Poison April 10, 2016Posted by WorldbyStorm in Uncategorized.
A deeply thought-provoking review here in the Guardian yesterday about a social history of poisoners in the Victorian period. Linda Stratmann’s book, The Secret Poisoner sounds like a genuinely intriguing read, detailing as it does horrors aplenty.
But Kathryn Hughes in her review makes a very valid point:
The most striking thing about Stratmann’s fine account is the light it sheds on domestic desperation. In a time before easy divorce or legal separation, the main reason people poisoned each other was either to obtain a marriage or to get out of one. In the first instance, existing spouses and inconvenient stepchildren were ruthlessly eliminated as impediments to nuptial bliss. In the second scenario, violent husbands and drunken wives were made to disappear in a frantic bid for some kind of peace.
The other motive was money. The book is awash with heiresses of a minor stripe who attract some suburban adventurer fallen on hard times. It rarely goes smoothly. There is always a mother in the mix, some old trout who starts to ask difficult questions about why her darling girl has started looking so peaky ever since you took to hanging around the kitchen when dinner was being prepared. So you end up having to poison her too. And then there’s the maid, who is both nosey and a tattle. To stop her saying what she’s seen, you’re obliged to slip something into her evening cocoa. What had once seemed so simple – stylish, even – has now become a big old vomity mess that ends, more often than not, with you swinging for it.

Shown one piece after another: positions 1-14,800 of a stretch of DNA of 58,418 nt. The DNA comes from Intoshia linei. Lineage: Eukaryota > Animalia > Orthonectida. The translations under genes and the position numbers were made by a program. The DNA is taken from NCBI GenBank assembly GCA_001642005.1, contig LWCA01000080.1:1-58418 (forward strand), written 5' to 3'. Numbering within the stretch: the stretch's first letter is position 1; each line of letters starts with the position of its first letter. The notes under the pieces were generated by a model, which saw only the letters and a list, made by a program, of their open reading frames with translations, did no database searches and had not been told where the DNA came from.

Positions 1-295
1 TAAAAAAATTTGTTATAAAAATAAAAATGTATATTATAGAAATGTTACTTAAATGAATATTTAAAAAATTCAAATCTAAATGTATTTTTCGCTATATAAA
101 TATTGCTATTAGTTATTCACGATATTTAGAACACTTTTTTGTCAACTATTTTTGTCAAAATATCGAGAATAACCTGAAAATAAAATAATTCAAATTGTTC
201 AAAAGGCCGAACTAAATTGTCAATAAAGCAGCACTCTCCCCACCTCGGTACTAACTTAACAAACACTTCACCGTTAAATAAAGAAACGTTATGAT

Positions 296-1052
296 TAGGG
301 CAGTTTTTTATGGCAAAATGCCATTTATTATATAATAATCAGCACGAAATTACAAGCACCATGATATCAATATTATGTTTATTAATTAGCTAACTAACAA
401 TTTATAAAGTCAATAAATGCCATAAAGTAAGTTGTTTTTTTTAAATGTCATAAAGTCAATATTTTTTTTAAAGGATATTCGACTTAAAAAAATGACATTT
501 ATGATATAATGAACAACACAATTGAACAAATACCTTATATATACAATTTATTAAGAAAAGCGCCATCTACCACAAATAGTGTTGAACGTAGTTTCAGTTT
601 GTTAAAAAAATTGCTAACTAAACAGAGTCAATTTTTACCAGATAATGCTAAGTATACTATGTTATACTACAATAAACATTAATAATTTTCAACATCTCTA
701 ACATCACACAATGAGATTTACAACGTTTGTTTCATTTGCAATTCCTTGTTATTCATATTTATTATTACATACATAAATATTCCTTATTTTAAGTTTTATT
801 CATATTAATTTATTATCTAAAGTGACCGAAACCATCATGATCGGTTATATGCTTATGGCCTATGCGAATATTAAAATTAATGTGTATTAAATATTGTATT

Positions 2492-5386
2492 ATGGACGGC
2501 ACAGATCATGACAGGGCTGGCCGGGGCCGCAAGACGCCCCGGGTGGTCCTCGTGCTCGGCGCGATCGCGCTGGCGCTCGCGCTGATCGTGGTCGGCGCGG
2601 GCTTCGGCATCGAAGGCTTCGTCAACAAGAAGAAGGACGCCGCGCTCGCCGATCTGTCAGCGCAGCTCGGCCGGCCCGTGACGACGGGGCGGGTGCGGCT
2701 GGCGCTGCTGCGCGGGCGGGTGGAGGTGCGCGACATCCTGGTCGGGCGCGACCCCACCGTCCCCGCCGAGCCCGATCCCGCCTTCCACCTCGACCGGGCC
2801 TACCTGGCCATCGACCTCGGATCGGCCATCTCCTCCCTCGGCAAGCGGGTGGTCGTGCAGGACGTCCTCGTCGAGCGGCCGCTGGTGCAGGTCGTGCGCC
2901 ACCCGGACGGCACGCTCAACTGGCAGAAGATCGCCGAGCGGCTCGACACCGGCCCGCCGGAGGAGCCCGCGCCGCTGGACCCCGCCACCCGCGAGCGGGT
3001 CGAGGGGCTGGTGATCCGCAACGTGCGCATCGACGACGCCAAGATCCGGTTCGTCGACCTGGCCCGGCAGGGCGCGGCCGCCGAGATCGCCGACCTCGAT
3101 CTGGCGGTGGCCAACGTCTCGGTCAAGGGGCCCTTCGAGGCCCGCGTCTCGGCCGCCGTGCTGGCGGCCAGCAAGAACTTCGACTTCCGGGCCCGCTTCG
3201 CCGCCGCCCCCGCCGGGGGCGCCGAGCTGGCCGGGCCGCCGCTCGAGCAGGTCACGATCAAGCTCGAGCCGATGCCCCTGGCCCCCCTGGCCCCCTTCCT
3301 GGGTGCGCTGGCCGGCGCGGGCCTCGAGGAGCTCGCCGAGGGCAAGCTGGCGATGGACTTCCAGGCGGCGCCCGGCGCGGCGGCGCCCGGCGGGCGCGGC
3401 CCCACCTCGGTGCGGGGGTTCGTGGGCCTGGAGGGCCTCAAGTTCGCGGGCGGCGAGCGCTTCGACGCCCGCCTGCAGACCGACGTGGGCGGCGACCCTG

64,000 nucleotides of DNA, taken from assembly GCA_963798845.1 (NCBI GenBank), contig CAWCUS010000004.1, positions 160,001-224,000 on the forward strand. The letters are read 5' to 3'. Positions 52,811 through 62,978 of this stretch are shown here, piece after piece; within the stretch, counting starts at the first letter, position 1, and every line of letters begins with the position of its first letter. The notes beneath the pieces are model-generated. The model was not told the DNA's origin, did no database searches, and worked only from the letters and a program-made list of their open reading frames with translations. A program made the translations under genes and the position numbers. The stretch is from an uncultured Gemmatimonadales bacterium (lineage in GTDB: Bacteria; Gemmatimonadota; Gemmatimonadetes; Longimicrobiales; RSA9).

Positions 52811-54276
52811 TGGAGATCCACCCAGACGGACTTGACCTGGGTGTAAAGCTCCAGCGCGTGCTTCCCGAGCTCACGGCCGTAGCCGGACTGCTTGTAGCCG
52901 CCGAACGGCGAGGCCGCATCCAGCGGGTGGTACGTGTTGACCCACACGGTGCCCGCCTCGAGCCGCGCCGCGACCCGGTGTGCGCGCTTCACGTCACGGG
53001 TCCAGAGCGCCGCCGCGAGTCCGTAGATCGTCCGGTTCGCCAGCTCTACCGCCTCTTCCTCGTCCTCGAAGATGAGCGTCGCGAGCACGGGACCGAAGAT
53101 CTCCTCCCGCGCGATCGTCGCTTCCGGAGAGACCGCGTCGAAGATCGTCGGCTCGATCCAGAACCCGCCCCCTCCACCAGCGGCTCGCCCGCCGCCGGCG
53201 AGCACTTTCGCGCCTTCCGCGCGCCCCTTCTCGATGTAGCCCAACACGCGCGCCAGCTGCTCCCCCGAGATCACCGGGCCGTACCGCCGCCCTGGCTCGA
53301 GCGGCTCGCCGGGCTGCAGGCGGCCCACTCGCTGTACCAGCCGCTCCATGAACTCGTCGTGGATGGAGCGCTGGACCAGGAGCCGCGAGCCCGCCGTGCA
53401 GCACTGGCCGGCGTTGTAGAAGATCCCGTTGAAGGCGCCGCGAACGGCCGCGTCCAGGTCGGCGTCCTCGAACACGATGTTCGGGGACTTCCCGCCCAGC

There’s a lot of glib talk on the right about the supposedly appalling outcomes of the social loosening of the 20th century (and the 1950s and onwards in particular) but it seems to me that what Hughes and Stratmann point to are in part the sometimes murderously stultifying societies that preceded them. But it also often seems to me that the misery of societies enmeshed in social conventions, class structures and gender and other roles that were unnameable to any dissent must have weighed all too heavily upon those who were part of them.